OLYMPIA - When it came to courting Washington state legislators, lobbyist Geoffrey Gibbs spared no expense.
He took lawmakers and their spouses on annual ski vacations to Oregon's Sunriver resort. He took others salmon fishing in British Columbia and Alaska. He regularly entertained legislative leaders at such exclusive restaurants as the Columbia Tower Club high above the Seattle skyline.
When Rep. Marlin Appelwick, D-Seattle, and other lawmakers were looking for a place to unwind after a late-night budget hearing, Gibbs provided a solution. He chartered a plane and flew them to a country-western dance bar in Portland, bought them drinks and a steak-and-eggs breakfast, and flew them back to the statehouse in time for the next day's work.
But the checkbook-lobbying strategy that helped the 42-year-old Seattle lawyer get close to top lawmakers and build an enviable list of deep-pocket clients now threatens to be his undoing.
In the past year, amid charges that he misused a client's money and failed to properly report tens of thousands of dollars in expenses, Gibbs has lost most of his lobbying contracts and resigned from the Seattle law firm where he was a partner.
This spring, he settled a lawsuit in which the Washington State Food Dealers Association alleged he misappropriated nearly $300,000 while serving as its lobbyist and executive director. The terms of the out-of-court settlement were not disclosed.
Now, partly because of questions raised by that lawsuit, Gibbs is the subject of a nine-month-long investigation conducted by the Public Disclosure Commission. Commission Director Graham Johnson won't discuss details, other than to say it is the largest case of alleged reporting violations ever investigated by the agency.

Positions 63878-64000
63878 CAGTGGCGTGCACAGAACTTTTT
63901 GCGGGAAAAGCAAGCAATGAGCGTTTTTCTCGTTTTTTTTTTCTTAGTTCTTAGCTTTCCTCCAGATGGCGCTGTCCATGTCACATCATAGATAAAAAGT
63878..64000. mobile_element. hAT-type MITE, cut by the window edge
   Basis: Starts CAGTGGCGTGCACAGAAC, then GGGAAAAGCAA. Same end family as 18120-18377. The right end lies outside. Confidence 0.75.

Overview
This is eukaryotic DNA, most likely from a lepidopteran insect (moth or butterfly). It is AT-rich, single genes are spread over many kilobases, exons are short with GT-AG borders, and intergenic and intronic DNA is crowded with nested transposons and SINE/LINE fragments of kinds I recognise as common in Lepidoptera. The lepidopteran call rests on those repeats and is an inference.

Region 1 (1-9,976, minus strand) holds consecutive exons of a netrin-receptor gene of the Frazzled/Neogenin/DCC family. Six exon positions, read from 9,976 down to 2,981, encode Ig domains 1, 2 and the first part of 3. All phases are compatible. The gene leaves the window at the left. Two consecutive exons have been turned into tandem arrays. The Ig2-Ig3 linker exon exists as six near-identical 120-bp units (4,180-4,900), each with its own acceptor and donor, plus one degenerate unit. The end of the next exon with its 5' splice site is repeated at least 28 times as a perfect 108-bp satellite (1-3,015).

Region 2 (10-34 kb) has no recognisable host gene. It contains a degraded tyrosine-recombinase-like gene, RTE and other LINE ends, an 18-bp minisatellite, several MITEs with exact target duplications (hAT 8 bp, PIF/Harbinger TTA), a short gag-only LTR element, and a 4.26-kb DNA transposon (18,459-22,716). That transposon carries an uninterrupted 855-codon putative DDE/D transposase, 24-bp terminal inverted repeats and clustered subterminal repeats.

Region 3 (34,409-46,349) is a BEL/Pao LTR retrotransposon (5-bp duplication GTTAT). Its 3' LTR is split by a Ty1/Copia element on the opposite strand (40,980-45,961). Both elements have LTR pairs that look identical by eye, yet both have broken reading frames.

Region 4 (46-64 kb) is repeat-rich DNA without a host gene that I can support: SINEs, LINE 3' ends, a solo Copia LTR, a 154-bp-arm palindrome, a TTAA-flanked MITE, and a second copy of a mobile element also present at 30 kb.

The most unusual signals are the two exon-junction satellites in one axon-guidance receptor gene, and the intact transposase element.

Results of that probe are to be released June 13. If found in violation, Gibbs could face a hefty fine
and, potentially, suspension of his lobbying privileges.
Gibbs' troubles already have taken a toll on a few of the clients he represented, the prominent Seattle law firm he left and on the image of some of the legislators he entertained from across the political spectrum:
-- Gibbs' once-enviable list of well-paying clients included grocers, oil companies, stockbrokers, accountants, waste companies and G. Heileman Brewing Co., maker of Rainier Beer. That list has dwindled to Alaska Airlines and the Securities Industry Association, records show. Most recently, British Petroleum, which paid Gibbs $6,250 per month during the 1990 legislative session, said it has dropped him.
-- The Food Dealers Association, even after the court settlement, is in such dire financial straits that it's trying to sell its Lake City office building and is making do with donated space in a Tacoma warehouse
-- Gibbs' former law firm, Ogden Murphy Wallace, was a co-defendant in the food dealers' suit and also may face scrutiny by the Public Disclosure Commission. When Gibbs resigned from the firm in October, the firm decided to abandon its once-lucrative lobbying business for the time being.
-- The attention generated by the Gibbs case is raising new questions about the scope and propriety of entertaining practices at the Capitol.
The entertainment lawmakers accepted from Gibbs was all apparently within the bounds of the law, but some people are questioning its ethical propriety. If nothing
else, the revelations have shaken the claim that a new nose-to-the-grindstone era has left lawmakers with little time for the kind of wining and dining that once dominated Olympia politics.
Gibbs refused to answer questions for this article, although in court papers he has denied any wrongdoing in the food-dealers case.
``I don't see any percentage in talking to the press before the PDC investigation is over and I've had a chance to reply,'' he said. ``Any story before then would be ill-timed and written with inadequate information.''
Inadequate information, in fact, is what the disclosure commission's investigation is all about.